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Thrust 3: 2015 Fundamentals for High Efficiency Photovoltaics

Co-leaders: Freundlich and Opila

Nano-based Enablers for Commercial Silicon Solar Cells (Holman)

Nano-anything has had a hard time of it in the solar world in the past few years; an overabundance of optimistic promises and few significant results have led the PV community to be skeptical of “nanobabble.” Nevertheless, we feel that there are real opportunities for nanostructures in solar cells, and the aim of this project is the systematic investigation of the potential of select nanostructures to enhance the efficiency of commercial solar cells. We focus on silicon—the most mature of the commercial technologies—and in particular on the impact of nanostructures on Voc, light absorption and multiple exciton generation.


Multiscale Modeling of Dilute Nitride Materials and Silicon Heterojunction Solar Cells (Goodnick, Vasileska)

The goal of this project is to develop multi-scale models for quantum engineered semiconductor heterostructures and devices based on dilute nitrogen containing alloys of III-V compound semiconductors to enable improved efficiencies and manufacturability for multi-junction applications. Also, the project will work to develop a simulator that captures the physics of interfacial transport in heterojunction Si solar cells in a realistic fashion, which can be generalized to different heterojunction systems for full 2D and 3D solar cell structures.


Defect Creation in Epitaxial Structures: Structural Investigations, Simulation of Defect Creation (Faleev, Honsberg)

The main goal of this project is the investigation of the initial stage of defect creation: creation of pre-dislocation clusters, the main predecessor of dislocation loops in the volume of epitaxial structure. Detailed investigations of structural transformation of crystalline defects during epitaxial growth and their correlation with growth conditions are also planned. Based on the knowledge of fundamental structural features, the main correlations between crystalline perfection and physical properties of epitaxial structures, which directly affect device performance, will be investigated.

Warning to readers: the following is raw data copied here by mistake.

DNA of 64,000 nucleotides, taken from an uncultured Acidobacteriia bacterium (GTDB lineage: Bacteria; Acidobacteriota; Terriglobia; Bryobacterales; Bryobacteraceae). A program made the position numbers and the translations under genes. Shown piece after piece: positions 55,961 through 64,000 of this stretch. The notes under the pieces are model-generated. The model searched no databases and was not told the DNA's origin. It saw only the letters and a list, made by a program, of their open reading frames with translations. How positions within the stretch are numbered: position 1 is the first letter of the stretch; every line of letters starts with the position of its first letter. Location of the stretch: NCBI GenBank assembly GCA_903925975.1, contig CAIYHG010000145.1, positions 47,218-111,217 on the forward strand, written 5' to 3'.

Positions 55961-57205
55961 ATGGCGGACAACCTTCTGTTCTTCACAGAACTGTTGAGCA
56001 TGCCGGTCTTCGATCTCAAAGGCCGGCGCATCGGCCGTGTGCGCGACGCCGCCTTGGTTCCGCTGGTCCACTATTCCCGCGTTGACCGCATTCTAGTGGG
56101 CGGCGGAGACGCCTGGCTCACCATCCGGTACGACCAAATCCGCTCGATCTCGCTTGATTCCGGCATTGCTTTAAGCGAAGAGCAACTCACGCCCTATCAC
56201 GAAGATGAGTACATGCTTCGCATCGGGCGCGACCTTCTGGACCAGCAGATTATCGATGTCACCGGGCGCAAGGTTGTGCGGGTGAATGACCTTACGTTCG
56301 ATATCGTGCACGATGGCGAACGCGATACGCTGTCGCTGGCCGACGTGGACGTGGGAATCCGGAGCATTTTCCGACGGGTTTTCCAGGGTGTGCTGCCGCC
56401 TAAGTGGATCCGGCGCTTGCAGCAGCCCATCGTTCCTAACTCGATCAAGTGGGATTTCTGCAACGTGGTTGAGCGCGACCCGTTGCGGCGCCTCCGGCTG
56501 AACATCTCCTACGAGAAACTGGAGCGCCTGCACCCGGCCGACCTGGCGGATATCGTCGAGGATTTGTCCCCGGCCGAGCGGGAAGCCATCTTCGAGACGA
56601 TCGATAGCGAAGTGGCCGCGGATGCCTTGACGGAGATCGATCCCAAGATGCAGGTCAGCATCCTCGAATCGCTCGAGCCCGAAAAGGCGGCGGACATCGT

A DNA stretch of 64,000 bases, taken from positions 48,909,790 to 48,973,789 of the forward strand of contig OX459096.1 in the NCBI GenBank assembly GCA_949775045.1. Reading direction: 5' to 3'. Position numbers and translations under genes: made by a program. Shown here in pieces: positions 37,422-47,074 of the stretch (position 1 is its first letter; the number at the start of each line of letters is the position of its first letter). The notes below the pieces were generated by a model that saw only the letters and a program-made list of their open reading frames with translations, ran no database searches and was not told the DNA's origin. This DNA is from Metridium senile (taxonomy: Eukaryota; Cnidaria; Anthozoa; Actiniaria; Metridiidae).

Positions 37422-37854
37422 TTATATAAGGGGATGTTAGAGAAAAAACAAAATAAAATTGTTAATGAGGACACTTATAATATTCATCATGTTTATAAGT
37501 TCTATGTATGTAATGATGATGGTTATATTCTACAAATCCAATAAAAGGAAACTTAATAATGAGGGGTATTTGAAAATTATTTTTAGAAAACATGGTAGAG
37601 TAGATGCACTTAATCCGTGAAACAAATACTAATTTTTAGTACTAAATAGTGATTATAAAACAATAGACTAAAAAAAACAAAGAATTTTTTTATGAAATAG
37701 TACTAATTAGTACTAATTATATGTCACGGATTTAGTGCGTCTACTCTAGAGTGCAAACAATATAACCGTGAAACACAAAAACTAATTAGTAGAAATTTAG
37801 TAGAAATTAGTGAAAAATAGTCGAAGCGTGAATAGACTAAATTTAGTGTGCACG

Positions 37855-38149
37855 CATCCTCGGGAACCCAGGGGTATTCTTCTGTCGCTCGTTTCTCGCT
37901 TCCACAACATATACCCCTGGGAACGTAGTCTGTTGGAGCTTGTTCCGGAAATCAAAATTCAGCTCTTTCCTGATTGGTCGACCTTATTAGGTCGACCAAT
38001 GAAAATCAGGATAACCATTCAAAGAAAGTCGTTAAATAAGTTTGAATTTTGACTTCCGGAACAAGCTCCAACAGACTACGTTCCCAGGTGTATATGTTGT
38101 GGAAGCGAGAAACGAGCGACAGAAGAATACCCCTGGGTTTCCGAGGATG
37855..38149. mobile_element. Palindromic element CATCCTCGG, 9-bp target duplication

Advanced Optical Design/Demonstration for High Energy Yield for Spectrum Splitting and Low Concentration PV Systems (Kostuk)

The overarching goal of this work is to utilize optical methods to integrate the different PV cell technologies developed in QESST into high efficiency low cost PV systems. This project will address a variety of topics in optics as a step towards realizing this goal. Specifically the work focuses on high efficiency spectrum splitting and high energy yield low concentration systems. The most promising designs will be fabricated and evaluated to test their performance.


Cu(InGa)Se2 Tandem Cell Development (Shafarman, Birkmire)

The primary goals are to demonstrate the feasibility of thin film tandem cells based on Cu(InGa)Se2 alloy materials to increase module efficiency with an approach for low cost manufacturing and to develop the fundamental basis for improving cell efficiencies. The research will include improved performance of wide bandgap cells which are the critical enabling technology for tandems using novel co-evaporated (AgCu)(InGa)Se2 alloys, manufacturing issues for thin films which will develop models for high rate / continuous processing and validate reactor design based on these models, and fundamental characterization of novel materials for Cu(InGa)Se2 tandem cells with a focus on advanced photoemission and x-ray methods to study surface and grain boundary properties.

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QESST Partners Arizona State University California Institute of Technology University of Delaware Massachusetts Institute of Technology The University of New Mexico Georgia Tech University of Houston Imperial College - London The University of Tokyo The University of New South Wales The University of Arizona